Because I'm talking about this new wood species, I knew that was a lot more of this wood in the firewood processing place, particularly logs identical to the ones I already brought home so, I was quite pleased when yesterday, I decided to take the day out to cut some more wood/logs for Ken and as always, I had the trailer with me for another load in my way home.

I got there very early, I didn't sleep well that night so, I got up before 6:00 am I was there before 7:30 am to which I had to wait until 8:00am before the chainsaws are allowed to start making noise so did Ken reminded me.

Since my last time there, a lot more wood was taken to the big splitter so, there was an area that has become a bit more open and not far from the spot I found the Tree of Heaven when all of a certain I spotted a "monster" that looked like the Tree of heaven I had taken home but and absolute huge piece in fact, Ken tell's me that the other half has been already split but I didn't mind, what I was seeing was big enough to last me for a long time not considering many of the other logs of the same wood I had already stored.

My trailer is a 7"x5" and before I would do anything else I got the bobcat and took this "piece" to the trailer even though would be some time before I would go home, somehow, I felt better to know that I had the piece in the trailer already.:biggrin:

Have a look at this, 001nn.JPG002nn.JPG it hardly fitted I did however, fill all the spaces with many other small logs.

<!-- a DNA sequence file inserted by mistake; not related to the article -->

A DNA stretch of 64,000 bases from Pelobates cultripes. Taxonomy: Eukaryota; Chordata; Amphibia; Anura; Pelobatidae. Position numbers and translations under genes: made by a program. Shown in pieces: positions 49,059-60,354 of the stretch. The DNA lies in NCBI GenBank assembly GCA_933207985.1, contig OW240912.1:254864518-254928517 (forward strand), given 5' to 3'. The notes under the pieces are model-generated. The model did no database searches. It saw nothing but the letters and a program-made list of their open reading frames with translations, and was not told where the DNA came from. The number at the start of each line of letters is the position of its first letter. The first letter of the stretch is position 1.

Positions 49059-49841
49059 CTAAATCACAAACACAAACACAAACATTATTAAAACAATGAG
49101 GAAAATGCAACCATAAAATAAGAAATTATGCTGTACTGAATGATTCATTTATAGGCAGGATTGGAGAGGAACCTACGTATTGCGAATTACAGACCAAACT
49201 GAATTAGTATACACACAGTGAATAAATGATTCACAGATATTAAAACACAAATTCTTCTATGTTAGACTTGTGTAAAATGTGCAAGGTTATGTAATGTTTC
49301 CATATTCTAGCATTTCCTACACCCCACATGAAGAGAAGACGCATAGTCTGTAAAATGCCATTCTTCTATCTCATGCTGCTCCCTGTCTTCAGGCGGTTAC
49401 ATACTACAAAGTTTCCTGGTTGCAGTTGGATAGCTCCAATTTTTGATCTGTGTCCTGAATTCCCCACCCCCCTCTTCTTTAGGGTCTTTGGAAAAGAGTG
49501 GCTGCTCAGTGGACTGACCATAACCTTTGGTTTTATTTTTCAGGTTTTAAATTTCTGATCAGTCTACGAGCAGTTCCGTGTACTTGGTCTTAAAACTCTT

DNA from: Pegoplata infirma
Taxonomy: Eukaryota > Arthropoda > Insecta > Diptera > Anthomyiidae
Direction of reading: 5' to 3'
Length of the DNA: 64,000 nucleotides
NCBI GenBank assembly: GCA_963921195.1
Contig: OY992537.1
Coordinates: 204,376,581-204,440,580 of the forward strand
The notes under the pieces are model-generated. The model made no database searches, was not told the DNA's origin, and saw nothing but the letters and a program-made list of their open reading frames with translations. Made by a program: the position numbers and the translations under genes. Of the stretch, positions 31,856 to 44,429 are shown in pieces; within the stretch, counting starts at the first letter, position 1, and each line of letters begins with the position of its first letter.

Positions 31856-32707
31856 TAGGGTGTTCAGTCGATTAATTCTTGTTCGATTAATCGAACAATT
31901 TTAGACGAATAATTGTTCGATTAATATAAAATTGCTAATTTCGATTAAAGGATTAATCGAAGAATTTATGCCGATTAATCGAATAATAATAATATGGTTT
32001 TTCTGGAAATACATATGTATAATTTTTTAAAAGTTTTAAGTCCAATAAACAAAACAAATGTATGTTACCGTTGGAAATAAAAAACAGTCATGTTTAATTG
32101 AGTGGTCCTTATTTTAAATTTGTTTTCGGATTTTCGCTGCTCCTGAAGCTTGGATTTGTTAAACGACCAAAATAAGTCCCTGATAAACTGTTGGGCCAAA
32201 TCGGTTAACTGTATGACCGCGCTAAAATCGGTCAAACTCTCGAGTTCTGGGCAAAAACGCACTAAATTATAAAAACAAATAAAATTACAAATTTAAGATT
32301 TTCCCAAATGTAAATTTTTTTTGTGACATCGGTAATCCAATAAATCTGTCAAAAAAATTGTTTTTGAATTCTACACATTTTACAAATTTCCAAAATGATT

Unloading this monster all by myself on my storage paddock was an impossible task without the use of some mechanic device or something else, I endup using some of my marine ropes to tie the log into the closest Gum tree, drop the rear trailer gate down and put the foot in the gas as fast as I could, the grass was wet and that could be troubles but, I got it out of the trailer and off home I went.

I didn't last that long on the chainsaw 2 to 4 hours in a good day is all I stand and yesterday was not different by 12:30pm I was done, that was when I loaded the small logs and wished I had that done early in the morning while I was still fresh, the back and wrists were killing me...!:frown:

I'm not sure if I will slab that trunk or not, I got the best part of the trunk where if forked the bottom straight piece was the one Ken had already split, I would like to have seen that tree while standing up, I've thought that the logs I already had were the trunk as I was going to count the rings properly, I could tell from those "limb" logs that, the tree had some age but after seeing the main trunk, I realise how much bigger the tree was. I will count the growth rings as soon as I have the opportunity, I'm estimating to be close to 150 years old, where ever that tree was planted, it had to have ideal conditions of soil and water so, will see...!:)

There are still a few new species that you guys haven't seen yet, one that is puzzling me is the whitest woods I ever seen or worked with, I know that the whitest of them all is the Holly tree wood but, I don't think we have it in Australia even as an introduced species, I may be wrong but that doesn't change the fact that I'm not aware.